Technology and Computer Literacy
Regarding the results of the three paper prototype participants in locating the Kent Food Bank & Emergency Services, all three were unsuccessful. All had to use the back button and it was apparent they were not confident in their choices and were guessing.  Three of the interviewees had trouble understanding the meaning behind certain button functions such as “apply” or “submit” which caused them to hesitate. The same three also did not understand how to implement a multi-step search function that invovled choosing between two radio buttons and typing in a keyword. The sign in option was confusing for one participant who thought she had to sign in to use the search tool.

While this question was not in the survey, I noticed that most of the men had cell phones with text messaging, and a very few had smart phones that allowed for internet browsing. Most of the women had cell phones with text msging, but not smart phones. Nepalis aged 18 and younger were much more comfortable using the internet to get information or for social networking. Men spent more time on the computer (surfing the web, paying bills) than women.

The Nepali culture is a high-context culture which revolves around personal contacts and, as the internet is a relatively impersonal medium, attempts to automate processes and transactions are not likely to be well received” (1998, Samiee). Based on  Hall’s constructs (monochromic and polychromic, doing one thing at a time versus many things; proxemics, social use of space and context) in high-context societies, a message’s actual text is secondary.  This is the case with the Nepali people where they rely heavily on visual cues and photos. While in the U.S. a  low-context society, the information is explicitly expressed in the text of the message.

According to Gould, “the ‘architecture’ of a web page may differ in terms of color, mass, and balance between verbal and visual elements. Many American web sites currently sport subdued hues, arrange content in explicit hierarchies of indentation, and emphasize text over graphics. Web sites from other countries appear visually striking if they upset American expectations by using vivid colors, an asymmetric arrangement, or more graphics than text. Appropriate content may also vary. Text that lacks formal historical grounding will be unpersuasive to people who rely on tradition to justify their actions. Moreover, presentation and content may interact. Pictures that are read individually in one country can become part of an unintentional collage of meaning in another.” (2005, Gould)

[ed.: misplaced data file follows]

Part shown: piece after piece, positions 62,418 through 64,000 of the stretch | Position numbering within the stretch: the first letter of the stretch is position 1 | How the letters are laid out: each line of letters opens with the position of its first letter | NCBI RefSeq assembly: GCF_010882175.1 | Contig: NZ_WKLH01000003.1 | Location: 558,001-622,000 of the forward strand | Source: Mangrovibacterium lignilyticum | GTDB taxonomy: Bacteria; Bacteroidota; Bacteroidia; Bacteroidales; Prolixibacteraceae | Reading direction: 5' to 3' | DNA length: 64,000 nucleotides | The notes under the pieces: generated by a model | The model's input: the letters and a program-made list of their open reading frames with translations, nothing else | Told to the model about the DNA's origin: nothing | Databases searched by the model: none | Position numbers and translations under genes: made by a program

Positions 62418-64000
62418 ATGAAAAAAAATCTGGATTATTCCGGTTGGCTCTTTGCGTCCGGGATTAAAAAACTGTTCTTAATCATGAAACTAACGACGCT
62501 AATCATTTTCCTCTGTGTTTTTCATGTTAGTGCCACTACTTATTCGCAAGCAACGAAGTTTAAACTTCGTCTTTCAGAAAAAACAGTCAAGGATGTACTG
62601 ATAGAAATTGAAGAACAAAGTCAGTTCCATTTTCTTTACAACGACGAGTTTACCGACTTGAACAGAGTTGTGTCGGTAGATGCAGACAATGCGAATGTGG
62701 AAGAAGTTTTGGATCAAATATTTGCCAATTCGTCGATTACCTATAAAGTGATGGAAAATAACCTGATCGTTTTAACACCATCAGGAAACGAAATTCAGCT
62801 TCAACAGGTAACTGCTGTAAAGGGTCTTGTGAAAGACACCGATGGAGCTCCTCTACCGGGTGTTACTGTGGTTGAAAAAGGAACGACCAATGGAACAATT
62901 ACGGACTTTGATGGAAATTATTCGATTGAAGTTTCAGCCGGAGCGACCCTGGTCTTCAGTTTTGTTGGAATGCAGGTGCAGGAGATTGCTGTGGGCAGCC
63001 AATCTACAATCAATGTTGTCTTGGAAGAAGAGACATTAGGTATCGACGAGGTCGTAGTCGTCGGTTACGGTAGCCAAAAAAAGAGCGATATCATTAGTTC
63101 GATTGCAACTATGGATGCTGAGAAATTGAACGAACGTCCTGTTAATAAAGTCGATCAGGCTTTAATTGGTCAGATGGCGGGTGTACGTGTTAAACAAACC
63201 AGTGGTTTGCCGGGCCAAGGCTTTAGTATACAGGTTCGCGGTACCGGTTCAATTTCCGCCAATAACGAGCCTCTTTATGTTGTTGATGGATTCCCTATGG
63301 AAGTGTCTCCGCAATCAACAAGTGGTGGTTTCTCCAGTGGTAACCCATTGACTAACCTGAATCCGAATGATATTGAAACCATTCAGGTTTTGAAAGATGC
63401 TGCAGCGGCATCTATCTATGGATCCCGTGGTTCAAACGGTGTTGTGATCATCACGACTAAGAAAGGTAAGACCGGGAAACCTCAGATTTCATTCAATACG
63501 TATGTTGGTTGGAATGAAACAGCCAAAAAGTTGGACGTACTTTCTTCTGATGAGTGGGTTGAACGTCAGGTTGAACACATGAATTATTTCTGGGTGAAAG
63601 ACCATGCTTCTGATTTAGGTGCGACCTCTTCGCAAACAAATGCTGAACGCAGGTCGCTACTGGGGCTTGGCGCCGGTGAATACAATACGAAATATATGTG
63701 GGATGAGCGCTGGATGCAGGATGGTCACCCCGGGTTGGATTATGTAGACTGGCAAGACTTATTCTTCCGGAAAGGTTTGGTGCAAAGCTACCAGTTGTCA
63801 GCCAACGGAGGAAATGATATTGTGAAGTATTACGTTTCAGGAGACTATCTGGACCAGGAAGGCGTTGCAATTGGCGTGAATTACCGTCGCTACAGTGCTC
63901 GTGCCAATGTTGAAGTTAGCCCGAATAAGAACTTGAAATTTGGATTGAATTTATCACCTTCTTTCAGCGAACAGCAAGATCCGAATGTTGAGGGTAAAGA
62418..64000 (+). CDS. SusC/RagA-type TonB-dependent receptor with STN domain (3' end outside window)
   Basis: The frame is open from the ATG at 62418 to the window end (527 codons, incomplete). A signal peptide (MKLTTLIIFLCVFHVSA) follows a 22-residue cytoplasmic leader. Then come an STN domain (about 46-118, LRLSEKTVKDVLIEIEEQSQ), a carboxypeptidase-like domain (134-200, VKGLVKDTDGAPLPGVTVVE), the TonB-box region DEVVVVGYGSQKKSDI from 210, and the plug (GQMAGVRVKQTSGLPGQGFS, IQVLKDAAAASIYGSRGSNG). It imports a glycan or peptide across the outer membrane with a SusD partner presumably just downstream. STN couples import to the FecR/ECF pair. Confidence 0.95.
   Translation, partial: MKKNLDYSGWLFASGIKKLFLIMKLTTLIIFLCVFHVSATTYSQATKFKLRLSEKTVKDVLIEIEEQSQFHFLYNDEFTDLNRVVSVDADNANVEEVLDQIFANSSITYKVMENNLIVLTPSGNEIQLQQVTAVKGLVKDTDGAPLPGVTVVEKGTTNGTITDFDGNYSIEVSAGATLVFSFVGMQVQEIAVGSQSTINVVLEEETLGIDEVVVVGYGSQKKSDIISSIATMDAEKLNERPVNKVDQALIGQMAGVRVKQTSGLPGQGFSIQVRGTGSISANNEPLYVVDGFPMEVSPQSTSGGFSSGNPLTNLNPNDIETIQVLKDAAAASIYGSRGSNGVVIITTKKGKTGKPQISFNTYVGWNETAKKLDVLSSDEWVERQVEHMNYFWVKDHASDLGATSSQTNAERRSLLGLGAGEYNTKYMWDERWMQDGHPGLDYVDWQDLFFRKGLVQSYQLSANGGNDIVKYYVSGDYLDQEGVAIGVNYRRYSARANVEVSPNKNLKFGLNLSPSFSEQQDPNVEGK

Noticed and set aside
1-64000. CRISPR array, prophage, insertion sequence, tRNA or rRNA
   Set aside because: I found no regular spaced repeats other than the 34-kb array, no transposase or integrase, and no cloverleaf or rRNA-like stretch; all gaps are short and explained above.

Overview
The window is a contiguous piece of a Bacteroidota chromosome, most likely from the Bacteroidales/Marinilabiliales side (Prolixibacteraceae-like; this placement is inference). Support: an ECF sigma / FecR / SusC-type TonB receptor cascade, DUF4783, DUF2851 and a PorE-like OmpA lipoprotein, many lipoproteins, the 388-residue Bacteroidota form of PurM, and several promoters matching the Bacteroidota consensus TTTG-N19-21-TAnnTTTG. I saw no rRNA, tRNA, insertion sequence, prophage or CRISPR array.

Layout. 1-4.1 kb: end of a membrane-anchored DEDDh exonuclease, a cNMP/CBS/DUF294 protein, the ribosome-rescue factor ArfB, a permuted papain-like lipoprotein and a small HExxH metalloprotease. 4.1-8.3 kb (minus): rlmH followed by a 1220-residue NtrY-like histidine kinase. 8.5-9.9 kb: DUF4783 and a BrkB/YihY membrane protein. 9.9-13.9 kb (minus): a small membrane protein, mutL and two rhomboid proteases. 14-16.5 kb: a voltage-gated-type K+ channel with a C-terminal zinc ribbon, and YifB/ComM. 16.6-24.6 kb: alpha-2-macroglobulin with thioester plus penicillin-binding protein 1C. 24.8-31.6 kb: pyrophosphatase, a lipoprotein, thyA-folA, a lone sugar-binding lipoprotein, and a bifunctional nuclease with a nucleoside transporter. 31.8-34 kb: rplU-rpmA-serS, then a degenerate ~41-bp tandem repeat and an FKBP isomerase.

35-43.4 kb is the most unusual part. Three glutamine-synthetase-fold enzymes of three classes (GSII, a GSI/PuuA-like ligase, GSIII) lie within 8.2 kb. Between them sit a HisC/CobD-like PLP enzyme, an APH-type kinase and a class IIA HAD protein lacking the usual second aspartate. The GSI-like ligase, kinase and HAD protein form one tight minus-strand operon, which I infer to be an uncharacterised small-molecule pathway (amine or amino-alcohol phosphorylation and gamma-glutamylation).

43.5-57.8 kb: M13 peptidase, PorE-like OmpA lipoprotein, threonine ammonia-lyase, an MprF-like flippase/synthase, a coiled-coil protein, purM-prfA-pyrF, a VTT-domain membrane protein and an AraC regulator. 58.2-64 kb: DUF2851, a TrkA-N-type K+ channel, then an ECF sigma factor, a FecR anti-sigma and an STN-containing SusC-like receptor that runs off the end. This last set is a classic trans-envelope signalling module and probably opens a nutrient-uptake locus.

What changes could be made to the site to cross the cultural divide? 

According to the Global Web Index (2011), more people are coming to trust online reviews, forums, and social media such as Blog Author and Consumer Review Online.  How does 211.org and its information fit into the lives of immigrants? It could become the virtual gateway for guiding immigrants through the United States’ infrastructure and ultimately could speed their adaptation to the American culture. According to research done by Nancy Hoft, localization helps overcome inherent resistance by making the interface secondary (hidden) to the user’s task of locating information or a service (1995, Hoft). Non-profits such as IRC and World Relief have an advantage here because they are recognised entities with existing offline and online relationships.

How to Drive More Traffic

I believe we can introduce a more entrepreneurial mindset to the non-profit arena. Any group that has a steady flow of users or that has built up a critical mass has created a ‘market’ just like any retail business. It is from this foundation that the directors of non-profits should be moving aggressively to help their customers in new and innovative ways. I don’t believe that these more corporate-like objectives weaken their potential impact on 211 as an organization. As the real estate motto has been “Location, location, location!” the internet motto is now “Information, information, information”, not just regurgitated reports or contact information, but current information about what services non-profits are providing. For example, which shelter has beds available tonight, which pantry is serving hot food, or where can I find a weekend job doing labor, child care or catering?

Please view online at: http://ashburydesigns.com/clients/211/redesign_proposal/index.html  The comp for the Nepali language page is in English for the purpose of understanding content and functionality.

Now that many non profit website use Twitter, WordPress or other Content Management Systems, 211.org could request RSS feeds or Tweets that publish regularly updated information from the various non profits. With a combination of fresh information and improved search engine optimization, 211.org could dramatically increase its traffic and eventually add some advertisements deeper in the architecture of their site which could bring in some revenue for the organization. Non-profits such as the International Rescue Committee (which has been in existence for 75 years) and World Relief have the resources and connections to develop rich content.

Suggested Site Changes

1) The biggest change would be to allow users to choose their language preference by creating a gateway page with all the main languages used by King County’s immigrant population (Spanish, Somalian, Bhutanese, Iraqi, Japanese, Chinese, Nepali, Ethiopian, Korean) From here each page can make culturally appropriate adjustment to icons, color, spacing, photo usage and so on.  Once the site switches to their native language, the primary difference would be that the search and navigation functions would be in their native language while much of the content would remain in English unless it is coming, for example, from a Nepali source.